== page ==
Three Iraqi schoolchildren killed in Mosul bomb attack – Summary

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three_iraqi_schoolchildren_2503091.jpgBaghdad – Three children were killed on Wednesday when a bomb planted in a rubbish bin near a school in the northern Iraqi city of Mosul exploded as students were leaving classes in the afternoon. Their deaths brought the number of civilians killed by insurgents in the city on Wednesday to five, medics and police said.

The bomb’s intended target was a US military patrol of the Mosul neighborhood of al-Rashidiya, but no soldiers were wounded in the blast. One other child was wounded in the explosion, Baghdad’s Voices of Iraq (VOI) news agency reported, citing medics.

Earlier on Wednesday, twin bombs killed one Iraqi civilian and injured seven others in another district of the city. The first targeted US soldiers patrolling the al-Bakr district of eastern Mosul.

No soldiers were injured in that blast, either, but one civilian was killed and three others were wounded, a source in the Mosul police department told the German Press Agency dpa, speaking on condition of anonymity.

Shortly afterwards, another bomb exploded, apparently targeting an Iraqi policeman on patrol in the eastern Mosul neighbourhood of al-Tahrir. That blast severely injured the policeman and three civilians, police told dpa.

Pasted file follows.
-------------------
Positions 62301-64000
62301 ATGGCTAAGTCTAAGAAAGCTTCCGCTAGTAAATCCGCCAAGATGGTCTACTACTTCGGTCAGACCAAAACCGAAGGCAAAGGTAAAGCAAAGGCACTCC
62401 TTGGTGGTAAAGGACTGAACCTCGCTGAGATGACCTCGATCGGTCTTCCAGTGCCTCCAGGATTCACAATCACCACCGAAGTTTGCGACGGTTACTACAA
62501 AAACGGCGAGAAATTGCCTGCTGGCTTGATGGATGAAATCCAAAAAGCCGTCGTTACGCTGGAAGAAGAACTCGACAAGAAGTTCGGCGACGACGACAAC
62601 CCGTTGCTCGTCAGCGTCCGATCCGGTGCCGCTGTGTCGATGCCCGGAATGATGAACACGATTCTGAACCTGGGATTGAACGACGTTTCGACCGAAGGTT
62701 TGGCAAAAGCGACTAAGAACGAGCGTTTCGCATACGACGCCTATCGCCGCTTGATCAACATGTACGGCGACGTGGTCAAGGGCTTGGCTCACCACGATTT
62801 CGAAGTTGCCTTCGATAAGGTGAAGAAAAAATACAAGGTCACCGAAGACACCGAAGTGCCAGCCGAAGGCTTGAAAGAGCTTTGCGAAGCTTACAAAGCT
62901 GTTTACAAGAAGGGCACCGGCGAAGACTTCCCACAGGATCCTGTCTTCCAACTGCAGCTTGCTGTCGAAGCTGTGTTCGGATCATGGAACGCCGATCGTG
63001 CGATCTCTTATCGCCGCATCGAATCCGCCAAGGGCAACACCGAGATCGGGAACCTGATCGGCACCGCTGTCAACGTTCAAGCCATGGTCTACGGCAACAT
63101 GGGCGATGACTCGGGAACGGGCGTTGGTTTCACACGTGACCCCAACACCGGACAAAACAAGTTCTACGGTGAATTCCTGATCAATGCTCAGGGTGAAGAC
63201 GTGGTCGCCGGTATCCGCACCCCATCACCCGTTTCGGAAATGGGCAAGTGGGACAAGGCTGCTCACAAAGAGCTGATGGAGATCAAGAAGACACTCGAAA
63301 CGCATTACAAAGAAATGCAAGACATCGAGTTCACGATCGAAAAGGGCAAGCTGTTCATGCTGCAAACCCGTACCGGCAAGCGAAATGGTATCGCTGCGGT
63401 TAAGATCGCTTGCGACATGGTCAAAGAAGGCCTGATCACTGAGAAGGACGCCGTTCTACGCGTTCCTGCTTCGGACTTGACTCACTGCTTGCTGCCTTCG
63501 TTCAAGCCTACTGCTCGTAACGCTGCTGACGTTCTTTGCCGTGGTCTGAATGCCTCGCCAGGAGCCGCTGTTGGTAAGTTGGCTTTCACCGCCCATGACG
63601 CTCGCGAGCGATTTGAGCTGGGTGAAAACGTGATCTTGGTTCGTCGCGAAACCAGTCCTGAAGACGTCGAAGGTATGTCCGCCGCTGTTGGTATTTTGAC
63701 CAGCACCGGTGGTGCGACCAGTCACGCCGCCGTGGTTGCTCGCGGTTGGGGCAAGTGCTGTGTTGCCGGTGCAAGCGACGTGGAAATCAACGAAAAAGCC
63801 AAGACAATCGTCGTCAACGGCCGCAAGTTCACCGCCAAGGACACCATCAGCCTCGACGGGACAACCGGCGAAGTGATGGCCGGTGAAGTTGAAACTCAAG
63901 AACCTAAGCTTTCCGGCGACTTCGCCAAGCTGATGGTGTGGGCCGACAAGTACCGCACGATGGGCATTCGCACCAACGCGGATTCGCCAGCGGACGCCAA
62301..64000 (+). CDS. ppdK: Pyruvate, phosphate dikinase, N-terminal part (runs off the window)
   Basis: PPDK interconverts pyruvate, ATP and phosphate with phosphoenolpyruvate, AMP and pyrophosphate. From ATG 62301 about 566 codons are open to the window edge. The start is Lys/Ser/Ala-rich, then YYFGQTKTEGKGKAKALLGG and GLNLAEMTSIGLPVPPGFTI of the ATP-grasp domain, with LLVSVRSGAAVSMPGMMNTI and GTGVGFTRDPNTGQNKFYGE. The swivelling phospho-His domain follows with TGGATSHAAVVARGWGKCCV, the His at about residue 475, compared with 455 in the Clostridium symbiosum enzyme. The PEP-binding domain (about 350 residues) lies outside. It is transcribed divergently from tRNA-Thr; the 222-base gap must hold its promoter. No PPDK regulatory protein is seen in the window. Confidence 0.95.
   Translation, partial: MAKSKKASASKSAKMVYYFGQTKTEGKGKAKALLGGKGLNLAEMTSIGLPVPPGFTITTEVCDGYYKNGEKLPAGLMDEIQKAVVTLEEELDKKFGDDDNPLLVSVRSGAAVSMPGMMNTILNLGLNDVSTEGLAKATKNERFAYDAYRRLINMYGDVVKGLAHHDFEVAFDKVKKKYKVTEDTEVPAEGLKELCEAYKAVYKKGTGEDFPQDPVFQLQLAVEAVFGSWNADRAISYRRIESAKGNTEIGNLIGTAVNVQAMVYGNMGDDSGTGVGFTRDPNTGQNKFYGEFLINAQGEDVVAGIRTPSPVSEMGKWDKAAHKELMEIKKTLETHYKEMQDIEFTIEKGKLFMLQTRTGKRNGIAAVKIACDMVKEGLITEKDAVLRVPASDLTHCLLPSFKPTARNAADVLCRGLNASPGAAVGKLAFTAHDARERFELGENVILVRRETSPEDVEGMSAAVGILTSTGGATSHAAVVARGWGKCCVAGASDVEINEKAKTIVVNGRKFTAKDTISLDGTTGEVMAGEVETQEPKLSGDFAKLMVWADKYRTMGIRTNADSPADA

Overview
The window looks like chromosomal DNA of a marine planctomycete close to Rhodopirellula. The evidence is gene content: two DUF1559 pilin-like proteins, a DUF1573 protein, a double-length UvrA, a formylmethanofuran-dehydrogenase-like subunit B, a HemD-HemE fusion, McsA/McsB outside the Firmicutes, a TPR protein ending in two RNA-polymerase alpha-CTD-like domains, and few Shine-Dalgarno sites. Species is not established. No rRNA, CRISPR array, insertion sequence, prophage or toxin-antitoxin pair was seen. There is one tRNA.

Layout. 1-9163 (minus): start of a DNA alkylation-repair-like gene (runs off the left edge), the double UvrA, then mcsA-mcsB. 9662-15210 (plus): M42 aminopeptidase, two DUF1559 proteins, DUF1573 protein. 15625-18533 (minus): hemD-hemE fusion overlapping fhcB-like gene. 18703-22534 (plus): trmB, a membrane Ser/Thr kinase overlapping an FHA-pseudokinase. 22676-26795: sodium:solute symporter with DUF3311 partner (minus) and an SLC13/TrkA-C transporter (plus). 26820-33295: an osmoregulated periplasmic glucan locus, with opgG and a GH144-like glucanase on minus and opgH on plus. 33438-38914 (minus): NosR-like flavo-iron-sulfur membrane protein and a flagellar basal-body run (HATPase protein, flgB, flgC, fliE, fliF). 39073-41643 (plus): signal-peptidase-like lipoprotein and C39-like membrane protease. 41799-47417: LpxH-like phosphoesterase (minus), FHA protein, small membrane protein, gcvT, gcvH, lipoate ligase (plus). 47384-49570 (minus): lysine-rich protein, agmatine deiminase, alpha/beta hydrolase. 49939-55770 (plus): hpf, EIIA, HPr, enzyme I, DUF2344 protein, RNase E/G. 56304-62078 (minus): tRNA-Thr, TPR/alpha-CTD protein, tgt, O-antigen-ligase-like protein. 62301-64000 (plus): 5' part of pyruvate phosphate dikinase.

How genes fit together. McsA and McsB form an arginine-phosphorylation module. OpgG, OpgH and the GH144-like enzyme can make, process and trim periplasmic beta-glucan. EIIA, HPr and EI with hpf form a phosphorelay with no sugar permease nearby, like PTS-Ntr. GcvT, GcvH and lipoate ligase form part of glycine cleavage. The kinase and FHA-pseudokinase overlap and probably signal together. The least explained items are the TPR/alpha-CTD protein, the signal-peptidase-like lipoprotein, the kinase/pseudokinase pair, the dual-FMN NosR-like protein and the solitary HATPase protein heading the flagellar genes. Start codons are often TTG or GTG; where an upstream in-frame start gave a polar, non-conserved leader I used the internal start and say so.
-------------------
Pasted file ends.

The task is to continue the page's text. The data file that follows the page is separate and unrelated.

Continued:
And on Wednesday afternoon, the body of a man from the minority Yezidi religious sect was found in a field in the northern province of Nineveh, an area where in recent years many Christians and members of other religious minorities in Iraq have been killed by Islamist extremists, VOI reported.

Sunni extremists regard Yezidis as heretics, and members of the religious group say they have been subject to discrimination. Many Yezidis have fled Iraq to find refuge in other countries.

Wednesday’s deaths came after Iraqi security forces arrested 19 insurgents in Mosul, including the “minister of finance” for the Islamic State of Iraq, an umbrella organisation encompassing several Sunni insurgent groups including al-Qaeda in Iraq.

The group, which aims to eject foreign troops from Iraq and to establish an Islamic state, in 2007 said it had created “an Islamic administration,” including a 10-member cabinet.

Iraqi security forces have arrested more than 100 insurgents in Mosul, some 400 kilometres north of Baghdad, since they began an offensive dubbed “Operation New Hope” on February 20. Insurgents have responded with near-daily attacks in and near the city, which remains among Iraq’s most dangerous.

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